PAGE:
Protesters riot in China city over land sale

Discussion in 'China' started by Galaxy, Sep 23, 2011.

  1. Galaxy

    Galaxy Elite Member Elite Member

    Aug 27, 2011
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    Protesters riot in China city over land sale

    Images from Lufeng after the protest showed broken glass, debris and crowds of people

    Riots are reported to have taken place in a southern Chinese city in a protest over a land sale.

    Officials said rioters in Lufeng city in Guangdong province injured police officers and damaged government buildings during two days of unrest.

    There are tens of thousands of protests each year in China, some of which turn violent.

    Many are triggered by local grievances, such as farmers being kicked off their land to make way for development.

    'Ulterior motives'

    One media report said several thousand people took part in the violence in Wukan village, which is part of Lufeng city.

    According to the South China Morning Post, protesters targeted a Communist Party building, a police station and an industrial park, amongst others.

    They believe that local party officials have sold their land to developers, the daily said.

    Images on internet forums showed villagers marching with a banner that read: "Return my ancestral farmland".

    Local officials said only a few hundred people had been involved.

    In a statement, they said that while a land deal had been the initial trigger, rumours that police had killed a child sparked further anger.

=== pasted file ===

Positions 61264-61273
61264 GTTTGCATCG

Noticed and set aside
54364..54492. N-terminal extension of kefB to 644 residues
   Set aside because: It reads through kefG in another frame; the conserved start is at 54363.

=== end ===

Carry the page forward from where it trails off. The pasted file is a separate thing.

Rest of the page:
"On 22 September at around one in the afternoon, some villagers who had ulterior motives spread rumours about police killing a child, inciting some of the villagers to storm a border police station," the statement said.

    Local officials said 12 officers were hurt and six police cars burned. Residents said a number of protesters were also hurt, the South China Morning Post reported.

    Riots and protests like this are commonplace in China and there are hundreds every week, says the BBC's Michael Bristow in Beijing.

    Some are small in scale and centre on local grievances, but certain issues keep cropping up.

    One often-heard complaint is that corrupt officials collude with developers to sell off farmland without giving farmers the proper compensation.

    Laws are in place to protect farmers, but are often ignored at local level.

    Earlier this year, addressing the opening of the National People's Congress, Premier Wen Jiabao warned that if China wanted to ensure social stability it had to tackle corruption and address economic inequalities.

    BBC News - Protesters riot in China city over land sale
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